it was on a relatively benighted block...the fact that two or three blocks away is restaurant row doesn't change that. and that's just not a neighborhoody area.....(five blocks either way is another story)...Flatiron/Murray Hill is often a restaurant graveyeard.

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I think Nathan said it best when he said, "That was a bad location for that specific restaurant". It's not that bad location is often used as an excuse for bad execution. Sometimes location can be the key factor in the death of a restaurant. It all depends and unless we've an inside view we can speculate all we want but we'll never really know.

(Hell for all I know his fung shui might've been off.)

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Jacque-Imos is comfort food compared to what LD was striving for. Might have been a bit out of place but getting hammered with really bad reviews from Platt and Bruni and others along with NY just not getting the concept for the price pt was what did it. It's a shame. We had a really solid meal a couple months after its opening. The stuffed trout with bacon hash was original, executed perfectly and a beautiful looking dish. The kangaroo nachos were unique and very flavorful. I can't remember one thing we didn't like. We thought Platt's review didn't jive. Almost a personal attack. Ridiculing the decor and other incidentals. Ofcourse, Bruni more or less echoed.

I thought it was fine and they'd do fine. Chef Tim is true gentlemen. I hoped they'd prove the naysayers wrong.

That wasn't chicken

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Jacque-Imos is comfort food compared to what LD was striving for.  Might have been a bit out of place but getting hammered with really bad reviews from Platt and Bruni and others along with NY just not getting the concept for the price pt was what did it. It's a shame.  We had a really solid meal a couple months after its opening. The stuffed trout with bacon hash was original, executed perfectly and a beautiful looking dish.  The kangaroo nachos were unique and very flavorful.  I can't remember one thing we didn't like.  We thought Platt's review didn't  jive.  Almost a personal attack. Ridiculing the decor and other incidentals.  Ofcourse, Bruni more or less echoed.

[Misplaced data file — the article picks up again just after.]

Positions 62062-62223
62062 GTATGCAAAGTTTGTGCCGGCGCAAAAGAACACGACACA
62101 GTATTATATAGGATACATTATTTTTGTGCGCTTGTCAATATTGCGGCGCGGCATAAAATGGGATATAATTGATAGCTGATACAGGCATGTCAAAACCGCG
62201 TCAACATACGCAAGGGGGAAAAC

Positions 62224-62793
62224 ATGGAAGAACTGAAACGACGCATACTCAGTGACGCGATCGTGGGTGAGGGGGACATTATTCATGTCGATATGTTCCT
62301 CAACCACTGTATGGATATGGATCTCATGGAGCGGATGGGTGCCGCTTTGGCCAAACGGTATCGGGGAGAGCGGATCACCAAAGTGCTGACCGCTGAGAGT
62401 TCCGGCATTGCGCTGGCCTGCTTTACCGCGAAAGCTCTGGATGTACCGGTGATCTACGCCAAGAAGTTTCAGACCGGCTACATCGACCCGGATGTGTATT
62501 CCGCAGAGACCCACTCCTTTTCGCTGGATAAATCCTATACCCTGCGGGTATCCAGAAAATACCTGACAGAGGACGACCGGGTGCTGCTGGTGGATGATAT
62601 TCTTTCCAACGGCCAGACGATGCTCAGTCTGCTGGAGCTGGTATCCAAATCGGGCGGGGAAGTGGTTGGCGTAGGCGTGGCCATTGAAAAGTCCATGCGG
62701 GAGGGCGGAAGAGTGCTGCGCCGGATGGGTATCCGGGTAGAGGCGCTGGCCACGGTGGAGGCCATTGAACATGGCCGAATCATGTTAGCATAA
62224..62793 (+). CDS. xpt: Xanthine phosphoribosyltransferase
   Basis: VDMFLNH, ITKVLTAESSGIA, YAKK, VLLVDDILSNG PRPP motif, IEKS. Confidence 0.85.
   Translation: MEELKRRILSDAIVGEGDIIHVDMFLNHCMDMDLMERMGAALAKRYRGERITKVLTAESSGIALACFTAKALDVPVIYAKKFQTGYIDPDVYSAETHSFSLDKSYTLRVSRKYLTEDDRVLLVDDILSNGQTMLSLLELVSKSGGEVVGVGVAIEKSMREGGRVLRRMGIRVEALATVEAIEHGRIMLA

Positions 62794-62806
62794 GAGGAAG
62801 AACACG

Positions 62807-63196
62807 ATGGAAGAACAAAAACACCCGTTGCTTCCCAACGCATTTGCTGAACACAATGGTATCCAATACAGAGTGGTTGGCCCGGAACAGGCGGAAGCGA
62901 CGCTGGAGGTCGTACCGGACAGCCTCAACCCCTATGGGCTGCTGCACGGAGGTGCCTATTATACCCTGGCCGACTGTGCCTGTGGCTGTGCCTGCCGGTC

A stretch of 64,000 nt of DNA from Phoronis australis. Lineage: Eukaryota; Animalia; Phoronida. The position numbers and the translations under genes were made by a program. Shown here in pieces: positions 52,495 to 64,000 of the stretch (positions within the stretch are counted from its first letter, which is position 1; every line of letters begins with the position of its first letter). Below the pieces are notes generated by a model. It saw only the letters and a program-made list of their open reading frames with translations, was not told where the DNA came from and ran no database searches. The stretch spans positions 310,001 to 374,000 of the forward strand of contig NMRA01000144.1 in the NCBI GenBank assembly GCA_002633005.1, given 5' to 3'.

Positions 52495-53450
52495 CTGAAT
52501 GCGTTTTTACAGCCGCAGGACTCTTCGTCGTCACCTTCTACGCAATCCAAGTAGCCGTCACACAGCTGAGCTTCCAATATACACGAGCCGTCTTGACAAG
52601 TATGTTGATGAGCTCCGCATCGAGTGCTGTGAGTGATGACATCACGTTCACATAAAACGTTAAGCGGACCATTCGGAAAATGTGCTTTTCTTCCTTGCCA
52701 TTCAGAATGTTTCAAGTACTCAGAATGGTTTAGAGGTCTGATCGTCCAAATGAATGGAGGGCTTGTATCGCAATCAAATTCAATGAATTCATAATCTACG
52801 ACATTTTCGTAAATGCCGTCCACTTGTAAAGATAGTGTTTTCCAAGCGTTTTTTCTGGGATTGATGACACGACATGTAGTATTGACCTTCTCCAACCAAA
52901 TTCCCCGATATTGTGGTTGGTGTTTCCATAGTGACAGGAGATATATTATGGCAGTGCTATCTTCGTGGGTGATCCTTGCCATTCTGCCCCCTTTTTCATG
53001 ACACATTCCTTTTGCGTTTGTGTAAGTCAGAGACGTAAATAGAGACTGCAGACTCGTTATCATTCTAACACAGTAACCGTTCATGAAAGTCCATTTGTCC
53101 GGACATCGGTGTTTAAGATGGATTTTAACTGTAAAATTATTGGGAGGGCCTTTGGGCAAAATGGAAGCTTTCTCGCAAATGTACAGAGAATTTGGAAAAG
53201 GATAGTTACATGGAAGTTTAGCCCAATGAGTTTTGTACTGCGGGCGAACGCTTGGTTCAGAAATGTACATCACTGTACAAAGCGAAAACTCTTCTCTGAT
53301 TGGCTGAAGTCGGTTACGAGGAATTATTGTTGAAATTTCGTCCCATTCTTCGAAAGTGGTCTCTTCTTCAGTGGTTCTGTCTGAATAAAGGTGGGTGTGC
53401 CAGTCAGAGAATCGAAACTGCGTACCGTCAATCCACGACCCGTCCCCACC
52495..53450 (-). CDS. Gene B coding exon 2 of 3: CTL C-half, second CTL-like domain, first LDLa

I thought it was fine and they'd do fine.  Chef Tim is true gentlemen.  I hoped they'd prove the naysayers wrong.

I completely agree that location was not the determining issue with Lonesome Dove, but the very poor reviews it received. Platt's review had barely mentioned the food, but was consumed with a wilting cactus. I felt it was an obvious attack on either Tim Love personally, or "his" kind. It is unfortunate. I greatly enjoyed the food. I visited Texas in the fall, and found that this Tex Fusion food is becoming quite popular. Its ashame that the one place in NY (that I know of) which is attempting this sort of food is meeting such criticism.

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it was on a relatively benighted block...
That would be relevant if this restaurant was particularly dependent on foot traffic. I don't think that was the case here. Hardly any restaurant that opened this year had a better PR/press campaign. People knew about it, which was plainly evident by the difficulty of getting a reservation in the first couple of months.
Flatiron/Murray Hill is often a restaurant graveyeard.

Given that about 70% of NYC restaurants either fail or change hands within 5 years, just about everywhere in town could be called a restaurant graveyard in that sense.
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Perhaps if LD made some sort of drive-thru it would prove more popular!  The customers wouldn't have to look at the decor, and poor service would be expected!

I think they tried that, but the ceiling was too low and the floor too high.

Edited by rich (log)

Rich Schulhoff

Opinions are like friends, everyone has some but what matters is how you respect them!